Dana Coppafeel Takes on Contemporary Rap

Mar. 29, 2012
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The cover of Dana Coppafeel's high-concept new mixtape, Lil Yung, isn't remotely subtle: A crudely Photoshopped illustration depicts the Milwaukee rapper on a massive yacht, perched on a throne of cash, a bottle of Moët in his fist. It's the type of heavy-handed send-up of contemporary rap culture you might expect from a rapper of a certain age who is best associated with golden-era throwbacks (his nostalgic single “88,” or last year's Native Tongues-worshipping A Tribe Called Bastard mixtape with his group KingHellBastard), and the kind of satire that wears thin over even the shortest exposures, let alone over the course of a full album (see Prince Paul's The Politics of Business, a take-down of commercial rap that was both intentionally and unintentionally worse than the music it was parodying). Lil Yung's cover art is a bit misleading, though. While he can't resist taking a few easy digs, Coppafeel is more interested in ripping these industry tracks than mocking them. Long one of the city's wiliest, most ebullient emcees, he goes on a real tear here, feeding on the energy and excitement of air-horn sirens and chopped-and-screwed beats. These aren't the kind of instrumentals Coppafeel usually prefers, but he doesn't let that stop him from absolutely owning them.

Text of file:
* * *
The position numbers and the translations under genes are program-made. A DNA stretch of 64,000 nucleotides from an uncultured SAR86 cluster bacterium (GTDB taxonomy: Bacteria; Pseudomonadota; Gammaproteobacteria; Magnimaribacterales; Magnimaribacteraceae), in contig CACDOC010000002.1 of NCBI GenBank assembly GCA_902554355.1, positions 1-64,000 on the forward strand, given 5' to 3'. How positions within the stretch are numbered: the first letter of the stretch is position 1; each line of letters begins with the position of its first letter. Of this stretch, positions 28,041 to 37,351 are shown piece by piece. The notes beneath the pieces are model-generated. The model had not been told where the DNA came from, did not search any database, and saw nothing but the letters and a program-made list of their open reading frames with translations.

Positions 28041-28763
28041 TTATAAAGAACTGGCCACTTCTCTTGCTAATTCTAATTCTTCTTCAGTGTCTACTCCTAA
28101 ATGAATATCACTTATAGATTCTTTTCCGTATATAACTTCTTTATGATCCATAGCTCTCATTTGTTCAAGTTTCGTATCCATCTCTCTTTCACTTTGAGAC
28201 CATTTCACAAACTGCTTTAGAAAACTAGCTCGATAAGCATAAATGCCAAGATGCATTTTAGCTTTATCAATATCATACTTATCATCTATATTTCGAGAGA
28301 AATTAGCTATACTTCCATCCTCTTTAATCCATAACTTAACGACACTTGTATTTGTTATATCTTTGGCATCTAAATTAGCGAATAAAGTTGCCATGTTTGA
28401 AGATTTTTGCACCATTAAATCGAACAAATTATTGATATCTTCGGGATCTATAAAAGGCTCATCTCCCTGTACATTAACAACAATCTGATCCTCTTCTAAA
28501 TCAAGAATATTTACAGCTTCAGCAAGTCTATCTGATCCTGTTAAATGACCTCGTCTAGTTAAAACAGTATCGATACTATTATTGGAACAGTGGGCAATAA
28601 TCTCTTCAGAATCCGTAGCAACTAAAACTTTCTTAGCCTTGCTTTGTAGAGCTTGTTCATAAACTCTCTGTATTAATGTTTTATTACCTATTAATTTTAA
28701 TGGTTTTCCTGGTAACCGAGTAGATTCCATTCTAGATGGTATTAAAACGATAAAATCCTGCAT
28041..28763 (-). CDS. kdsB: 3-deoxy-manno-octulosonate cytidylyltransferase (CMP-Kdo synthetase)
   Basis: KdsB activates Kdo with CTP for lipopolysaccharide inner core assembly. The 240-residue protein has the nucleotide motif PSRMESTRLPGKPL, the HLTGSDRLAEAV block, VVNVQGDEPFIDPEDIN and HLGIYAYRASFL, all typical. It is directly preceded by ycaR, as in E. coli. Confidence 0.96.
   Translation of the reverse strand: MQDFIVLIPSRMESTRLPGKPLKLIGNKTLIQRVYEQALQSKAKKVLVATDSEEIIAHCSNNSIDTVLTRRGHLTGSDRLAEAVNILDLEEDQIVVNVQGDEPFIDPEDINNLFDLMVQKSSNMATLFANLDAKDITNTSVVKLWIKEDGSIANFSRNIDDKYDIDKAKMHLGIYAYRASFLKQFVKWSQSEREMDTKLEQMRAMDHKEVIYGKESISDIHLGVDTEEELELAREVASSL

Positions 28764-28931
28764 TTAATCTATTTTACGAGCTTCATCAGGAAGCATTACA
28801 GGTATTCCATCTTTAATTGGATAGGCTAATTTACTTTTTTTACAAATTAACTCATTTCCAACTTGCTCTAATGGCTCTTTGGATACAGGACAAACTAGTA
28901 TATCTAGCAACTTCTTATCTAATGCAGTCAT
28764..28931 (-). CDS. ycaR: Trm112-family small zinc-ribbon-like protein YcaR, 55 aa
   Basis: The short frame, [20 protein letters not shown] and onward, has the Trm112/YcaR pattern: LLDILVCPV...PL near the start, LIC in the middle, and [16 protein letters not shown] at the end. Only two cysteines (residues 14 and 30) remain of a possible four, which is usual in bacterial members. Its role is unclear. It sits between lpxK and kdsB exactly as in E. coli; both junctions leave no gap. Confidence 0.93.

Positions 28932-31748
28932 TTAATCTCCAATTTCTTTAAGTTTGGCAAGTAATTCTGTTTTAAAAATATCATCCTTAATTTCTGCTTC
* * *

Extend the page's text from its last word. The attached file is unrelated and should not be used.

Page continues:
The Lil Yung mixtape is posted for free download here. A video for the track “Ima Bake Daily” is embedded below.


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